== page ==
Moreover, we also conducted regular pulse surveys. Surprisingly, our initial pulse surveys showed that employee engagement had increased significantly based on factors such as satisfaction with their Adobe experience, whether they would recommend the company as a great place to work, and whether they think about leaving for another company. People were rallying together as a group which led to increased engagement. But at the same time, it is evident that the longer the period of turmoil and uncertainty is, the harder it gets for employees. As for inducting the new employees into the company culture, we moved to a virtual model of onboarding last year. We worked closely with the IT teams to revamp the onboarding process, to ensure it is a self-service process to get employees up and running, without the need for any physical interactions.

With 75 locations around the world, how does Adobe handle the dynamic nature of the pandemic (i.e., different situations in every country) from a people standpoint?

As a global organization with a history of distributed teams around the world, this physical separation seemed blurred on a day-to-day basis. The pandemic revealed, however, that we are still physically separated in different places. And every region and even each site have unique needs. Leading through this change, where we have uniquely geographic differences, has been an eye opener for me. The mechanisms that we’ve put in place with our COVID-19 response team have worked effectively. We have constantly been opening and closing offices around the world as the conditions merit over the past year.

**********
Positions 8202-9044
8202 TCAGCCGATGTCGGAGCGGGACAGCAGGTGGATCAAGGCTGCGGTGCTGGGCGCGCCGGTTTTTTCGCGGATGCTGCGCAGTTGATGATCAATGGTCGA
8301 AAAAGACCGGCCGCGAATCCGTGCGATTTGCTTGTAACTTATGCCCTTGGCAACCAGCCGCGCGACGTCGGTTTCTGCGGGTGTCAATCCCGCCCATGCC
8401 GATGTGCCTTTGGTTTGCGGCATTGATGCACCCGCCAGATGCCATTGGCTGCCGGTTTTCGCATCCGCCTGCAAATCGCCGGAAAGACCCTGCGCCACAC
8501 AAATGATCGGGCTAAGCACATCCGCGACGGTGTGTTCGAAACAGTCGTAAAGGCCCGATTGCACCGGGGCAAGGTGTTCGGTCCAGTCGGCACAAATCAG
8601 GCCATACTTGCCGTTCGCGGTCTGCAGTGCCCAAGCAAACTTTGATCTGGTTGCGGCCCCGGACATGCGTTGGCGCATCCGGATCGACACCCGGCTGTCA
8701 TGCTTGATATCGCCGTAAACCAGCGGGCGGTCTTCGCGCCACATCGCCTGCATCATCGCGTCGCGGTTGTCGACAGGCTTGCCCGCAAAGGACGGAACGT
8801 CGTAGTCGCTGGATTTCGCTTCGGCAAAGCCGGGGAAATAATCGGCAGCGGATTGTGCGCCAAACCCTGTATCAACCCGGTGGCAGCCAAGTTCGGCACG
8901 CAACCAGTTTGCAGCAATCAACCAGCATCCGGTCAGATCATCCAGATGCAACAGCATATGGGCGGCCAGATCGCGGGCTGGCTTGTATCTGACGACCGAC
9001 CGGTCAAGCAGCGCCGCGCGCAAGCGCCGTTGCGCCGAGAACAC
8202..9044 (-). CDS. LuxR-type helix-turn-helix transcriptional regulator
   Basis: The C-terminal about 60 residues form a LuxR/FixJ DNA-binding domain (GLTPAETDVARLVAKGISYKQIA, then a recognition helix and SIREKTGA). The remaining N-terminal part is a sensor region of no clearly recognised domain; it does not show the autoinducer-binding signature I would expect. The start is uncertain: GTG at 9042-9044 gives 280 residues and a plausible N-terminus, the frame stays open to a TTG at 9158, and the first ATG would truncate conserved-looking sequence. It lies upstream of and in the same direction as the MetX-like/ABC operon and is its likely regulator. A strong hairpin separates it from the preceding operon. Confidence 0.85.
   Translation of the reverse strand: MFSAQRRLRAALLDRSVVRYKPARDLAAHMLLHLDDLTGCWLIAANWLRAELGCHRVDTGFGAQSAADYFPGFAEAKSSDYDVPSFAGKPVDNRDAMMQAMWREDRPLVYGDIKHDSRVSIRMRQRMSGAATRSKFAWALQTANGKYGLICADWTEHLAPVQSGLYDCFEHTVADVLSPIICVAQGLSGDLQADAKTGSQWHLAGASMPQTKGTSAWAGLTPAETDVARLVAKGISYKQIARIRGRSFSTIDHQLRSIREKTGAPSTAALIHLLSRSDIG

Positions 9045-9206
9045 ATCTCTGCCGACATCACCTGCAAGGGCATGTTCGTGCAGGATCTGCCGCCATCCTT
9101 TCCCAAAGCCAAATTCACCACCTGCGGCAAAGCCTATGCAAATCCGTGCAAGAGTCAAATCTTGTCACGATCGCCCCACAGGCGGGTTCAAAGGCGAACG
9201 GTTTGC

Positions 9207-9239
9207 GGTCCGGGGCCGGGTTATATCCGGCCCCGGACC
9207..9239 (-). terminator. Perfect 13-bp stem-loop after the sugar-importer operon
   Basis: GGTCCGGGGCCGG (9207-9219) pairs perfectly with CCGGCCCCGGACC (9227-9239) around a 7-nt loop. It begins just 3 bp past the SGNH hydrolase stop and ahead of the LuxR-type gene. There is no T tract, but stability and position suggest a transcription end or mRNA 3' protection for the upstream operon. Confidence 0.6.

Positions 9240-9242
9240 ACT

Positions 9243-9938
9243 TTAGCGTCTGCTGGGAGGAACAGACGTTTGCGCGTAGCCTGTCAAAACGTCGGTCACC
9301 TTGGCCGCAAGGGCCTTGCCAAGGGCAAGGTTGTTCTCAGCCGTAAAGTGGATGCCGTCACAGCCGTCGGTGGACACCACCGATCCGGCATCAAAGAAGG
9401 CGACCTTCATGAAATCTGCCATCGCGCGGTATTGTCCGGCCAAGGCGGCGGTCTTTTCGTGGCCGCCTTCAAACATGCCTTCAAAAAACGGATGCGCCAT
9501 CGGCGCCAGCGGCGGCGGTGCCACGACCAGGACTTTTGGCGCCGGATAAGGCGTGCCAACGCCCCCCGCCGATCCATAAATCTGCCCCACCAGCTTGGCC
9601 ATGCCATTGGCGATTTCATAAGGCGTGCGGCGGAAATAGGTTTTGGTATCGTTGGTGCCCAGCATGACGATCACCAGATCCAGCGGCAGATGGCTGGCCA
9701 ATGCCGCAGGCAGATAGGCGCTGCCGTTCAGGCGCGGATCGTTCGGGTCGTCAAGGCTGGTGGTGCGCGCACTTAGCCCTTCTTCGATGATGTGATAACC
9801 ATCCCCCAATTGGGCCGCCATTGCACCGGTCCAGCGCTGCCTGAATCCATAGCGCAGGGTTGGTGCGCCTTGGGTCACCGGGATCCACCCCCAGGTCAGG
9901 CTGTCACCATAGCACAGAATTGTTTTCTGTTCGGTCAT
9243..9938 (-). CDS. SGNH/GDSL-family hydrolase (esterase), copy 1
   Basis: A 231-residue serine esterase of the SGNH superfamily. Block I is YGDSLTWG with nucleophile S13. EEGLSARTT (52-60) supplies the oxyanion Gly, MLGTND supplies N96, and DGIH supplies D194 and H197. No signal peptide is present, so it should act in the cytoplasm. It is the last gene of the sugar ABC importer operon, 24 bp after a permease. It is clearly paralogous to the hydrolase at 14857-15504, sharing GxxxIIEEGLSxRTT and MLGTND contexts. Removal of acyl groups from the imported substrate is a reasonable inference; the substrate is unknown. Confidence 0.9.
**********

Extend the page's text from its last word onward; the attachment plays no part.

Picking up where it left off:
Leadership and skills in a pandemic environment

What have you learned about leadership during the pandemic?

My biggest learning from the pandemic experience has been the realization that resilient teams are built by resilient individuals. People coming together during tough times and supporting each other is what makes our organization resilient. And being a part of a supportive community allows the employees to be resilient individuals. I’ve learned that coming together and being our authentic, vulnerable selves is what allows teams to really flourish and thrive.

What are the skills that are critical for leaders today in this new environment?

In my experience, great leaders are the ones who are proactively thinking about ways to keep in touch with their people. As we’re dealing with a lot of challenges, it’s vital to have that connection to make people feel that they belong and are supported. When people feel psychologically secure and connected, they are able to do what is required of them.

Diversity and inclusion in the workspace

What are your views about increasing the presence of women in leadership positions in the tech industry?